Game prep

See, this list of game preparation is soon a year old:

  • Buy skulls as game chits.
  • Invite players and nag them to confirm attendance.
  • Read the text of the scenario to play.
  • Try out the conflict system. Practice run.
  • Realize the rules are many but smart.
  • List game activities.
  • Figure out snacks and food.


The Butterforger

This is the roleplaying game scenario I wrote for the anthology The Empire, which ran at Fastaval 2009, now in the language that Oscar Wilde was able to play in.

I accidentally hit the Publish To Blog button. I will now remove the fulltext from here, so that I can control the updates to the text, from a single location.

The Butterforger – fulltext, under a CC license (Attribution).

This translation was a labor of love, and it was done within the amazing Gnavpotveksler project, which has more translation projects for you to read and participate in.


Oh, that roleplaying game convention is just amazing. Even though I underscheduled this year, to have more time to meet with people, I had things to be done all the time, it seemed.

Schmoozed with amazing folks. All the folks were wonderful, but Claus J (and his media student friend), and Frederik J (who works at a company with 100+ APL programmers, imagine that) are people that I will phone and force to come and play games. Fredrik (of Jeepen and NBH) said that we will now congregate every Wednesday, to play games. I hope I can make good on that, this time.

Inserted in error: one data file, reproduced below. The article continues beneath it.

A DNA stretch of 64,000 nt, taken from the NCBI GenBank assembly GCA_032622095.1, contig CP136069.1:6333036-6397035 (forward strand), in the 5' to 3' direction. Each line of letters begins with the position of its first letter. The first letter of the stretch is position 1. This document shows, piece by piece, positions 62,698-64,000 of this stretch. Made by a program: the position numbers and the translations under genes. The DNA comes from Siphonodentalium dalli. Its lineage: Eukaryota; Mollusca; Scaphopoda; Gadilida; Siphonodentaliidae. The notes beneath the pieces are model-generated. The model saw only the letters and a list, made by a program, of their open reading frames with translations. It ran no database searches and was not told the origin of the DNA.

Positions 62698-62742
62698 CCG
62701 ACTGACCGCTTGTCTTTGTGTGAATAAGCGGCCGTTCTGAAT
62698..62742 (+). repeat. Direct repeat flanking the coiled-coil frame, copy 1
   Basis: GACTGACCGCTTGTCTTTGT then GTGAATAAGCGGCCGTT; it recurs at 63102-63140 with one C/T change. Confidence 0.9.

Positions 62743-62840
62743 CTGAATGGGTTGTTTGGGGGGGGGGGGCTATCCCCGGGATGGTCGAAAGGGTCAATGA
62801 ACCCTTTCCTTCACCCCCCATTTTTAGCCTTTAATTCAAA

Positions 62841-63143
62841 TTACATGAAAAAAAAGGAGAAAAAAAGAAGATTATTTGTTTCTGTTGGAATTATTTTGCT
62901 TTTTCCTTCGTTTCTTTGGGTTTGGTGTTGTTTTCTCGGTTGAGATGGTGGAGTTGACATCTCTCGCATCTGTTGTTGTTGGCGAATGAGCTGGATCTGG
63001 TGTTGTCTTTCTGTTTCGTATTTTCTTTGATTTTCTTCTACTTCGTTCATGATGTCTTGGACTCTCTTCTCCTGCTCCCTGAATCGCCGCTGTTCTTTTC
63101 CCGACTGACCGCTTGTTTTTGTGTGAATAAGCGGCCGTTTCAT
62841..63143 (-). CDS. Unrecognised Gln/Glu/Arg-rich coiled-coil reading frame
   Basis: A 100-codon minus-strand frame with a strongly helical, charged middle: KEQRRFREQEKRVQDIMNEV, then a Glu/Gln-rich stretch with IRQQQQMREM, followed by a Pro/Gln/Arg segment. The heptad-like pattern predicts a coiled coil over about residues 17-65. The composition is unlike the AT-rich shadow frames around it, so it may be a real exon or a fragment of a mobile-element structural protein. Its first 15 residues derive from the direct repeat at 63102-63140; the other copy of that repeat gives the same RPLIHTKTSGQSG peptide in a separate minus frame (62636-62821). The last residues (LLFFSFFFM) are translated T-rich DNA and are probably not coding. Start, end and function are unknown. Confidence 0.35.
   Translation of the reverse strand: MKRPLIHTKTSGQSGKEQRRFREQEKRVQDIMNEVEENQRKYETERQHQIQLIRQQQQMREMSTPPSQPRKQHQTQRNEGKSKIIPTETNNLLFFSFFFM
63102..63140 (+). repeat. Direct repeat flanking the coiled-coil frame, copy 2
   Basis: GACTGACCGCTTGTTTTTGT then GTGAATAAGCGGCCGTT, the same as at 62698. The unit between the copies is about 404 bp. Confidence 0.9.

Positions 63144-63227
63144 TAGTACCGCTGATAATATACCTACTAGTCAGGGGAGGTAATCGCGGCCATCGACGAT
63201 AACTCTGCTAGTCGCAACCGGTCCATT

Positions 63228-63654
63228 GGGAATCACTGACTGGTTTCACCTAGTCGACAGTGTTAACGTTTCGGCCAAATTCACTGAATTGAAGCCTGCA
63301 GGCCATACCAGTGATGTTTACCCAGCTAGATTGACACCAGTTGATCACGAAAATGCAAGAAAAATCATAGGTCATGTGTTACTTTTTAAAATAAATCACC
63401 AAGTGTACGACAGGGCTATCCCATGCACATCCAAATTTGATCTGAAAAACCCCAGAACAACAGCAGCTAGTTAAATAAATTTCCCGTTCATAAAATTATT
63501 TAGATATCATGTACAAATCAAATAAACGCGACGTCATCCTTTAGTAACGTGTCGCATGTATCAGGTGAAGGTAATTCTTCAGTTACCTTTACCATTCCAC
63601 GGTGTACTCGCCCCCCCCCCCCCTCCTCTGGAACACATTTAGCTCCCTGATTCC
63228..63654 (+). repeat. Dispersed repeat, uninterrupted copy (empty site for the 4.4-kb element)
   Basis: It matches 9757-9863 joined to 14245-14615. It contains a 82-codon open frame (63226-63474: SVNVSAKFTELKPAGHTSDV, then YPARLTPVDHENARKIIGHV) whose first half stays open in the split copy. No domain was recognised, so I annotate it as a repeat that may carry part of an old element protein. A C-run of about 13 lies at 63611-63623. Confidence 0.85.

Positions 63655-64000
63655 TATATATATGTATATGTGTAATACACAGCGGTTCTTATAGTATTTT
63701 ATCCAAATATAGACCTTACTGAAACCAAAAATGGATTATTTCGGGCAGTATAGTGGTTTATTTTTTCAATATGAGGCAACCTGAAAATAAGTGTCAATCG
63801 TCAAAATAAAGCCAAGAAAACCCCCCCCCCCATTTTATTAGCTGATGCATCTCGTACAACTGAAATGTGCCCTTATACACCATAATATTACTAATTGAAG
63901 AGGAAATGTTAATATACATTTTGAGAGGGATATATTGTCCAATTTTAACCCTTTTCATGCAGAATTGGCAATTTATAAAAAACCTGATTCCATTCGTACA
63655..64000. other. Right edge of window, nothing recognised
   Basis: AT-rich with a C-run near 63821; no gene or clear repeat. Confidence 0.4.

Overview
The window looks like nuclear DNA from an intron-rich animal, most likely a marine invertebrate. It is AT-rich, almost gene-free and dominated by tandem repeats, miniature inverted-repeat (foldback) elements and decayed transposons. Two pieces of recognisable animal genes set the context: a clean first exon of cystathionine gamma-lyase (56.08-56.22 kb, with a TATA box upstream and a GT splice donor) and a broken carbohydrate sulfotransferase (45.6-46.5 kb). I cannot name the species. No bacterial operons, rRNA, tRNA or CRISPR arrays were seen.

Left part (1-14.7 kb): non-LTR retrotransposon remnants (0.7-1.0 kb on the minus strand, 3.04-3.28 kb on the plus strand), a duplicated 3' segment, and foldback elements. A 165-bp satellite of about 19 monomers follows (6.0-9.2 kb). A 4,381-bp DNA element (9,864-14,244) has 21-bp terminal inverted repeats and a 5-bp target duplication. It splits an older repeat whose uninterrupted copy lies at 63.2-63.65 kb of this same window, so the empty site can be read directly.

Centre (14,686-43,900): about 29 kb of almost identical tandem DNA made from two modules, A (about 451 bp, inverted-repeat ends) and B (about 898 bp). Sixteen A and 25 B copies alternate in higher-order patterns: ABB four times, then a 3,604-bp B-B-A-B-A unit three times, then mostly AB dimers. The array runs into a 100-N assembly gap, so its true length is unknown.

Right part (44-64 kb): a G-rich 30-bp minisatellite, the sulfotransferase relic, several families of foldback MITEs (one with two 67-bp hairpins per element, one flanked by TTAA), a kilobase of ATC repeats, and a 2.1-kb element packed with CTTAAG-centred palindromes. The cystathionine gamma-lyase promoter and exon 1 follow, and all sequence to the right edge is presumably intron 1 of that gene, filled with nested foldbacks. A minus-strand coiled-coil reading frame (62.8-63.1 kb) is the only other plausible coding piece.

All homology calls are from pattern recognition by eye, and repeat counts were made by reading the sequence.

Me and Tobias railed against awards (if not the ceremonial dinners that accompany them). It was interesting then, that Tobias & Frax’s Tvivl won 2 Otto awards (Best Story & The Jury Special Prize).

A serious story about love. About that a shared look can stop time. About daring to love and daring to go forward.

Doubt is two stories, that are about each other. A life, and a theatre play. Tom and Juliet love each other. Both on stage and in private. It is about temptations. About the meaning of loving and being loved. About choosing each day. About becoming one with another person, but dreaming about others at the same time.

In Doubt, the players will take responsibility for the story. Decide Tom and Juliet’s future. Play the play to the end. Two players play Tom, and two players play Juliet. And supporting cast. And extras. And lovers.

A fine little love scenario.

I game-mastered Tvivl, and I sucked. I was so nervous and useless that I had to break. Then I had some water and ran the game. (My nervousness had made the game late, but a John-TV shoot that had started in our room made us 10 minutes later. Irritating.) My players were amazing, and kept getting better, and I was shocked back to leading the game. They were stunning.

When we were done, the players gave some great feedback on how to make the start sequence simpler and more intuitive.

Read more about other Fastaval-goers’ experiences at Alexandria’s page for blog feeds from the Danish RPG scene.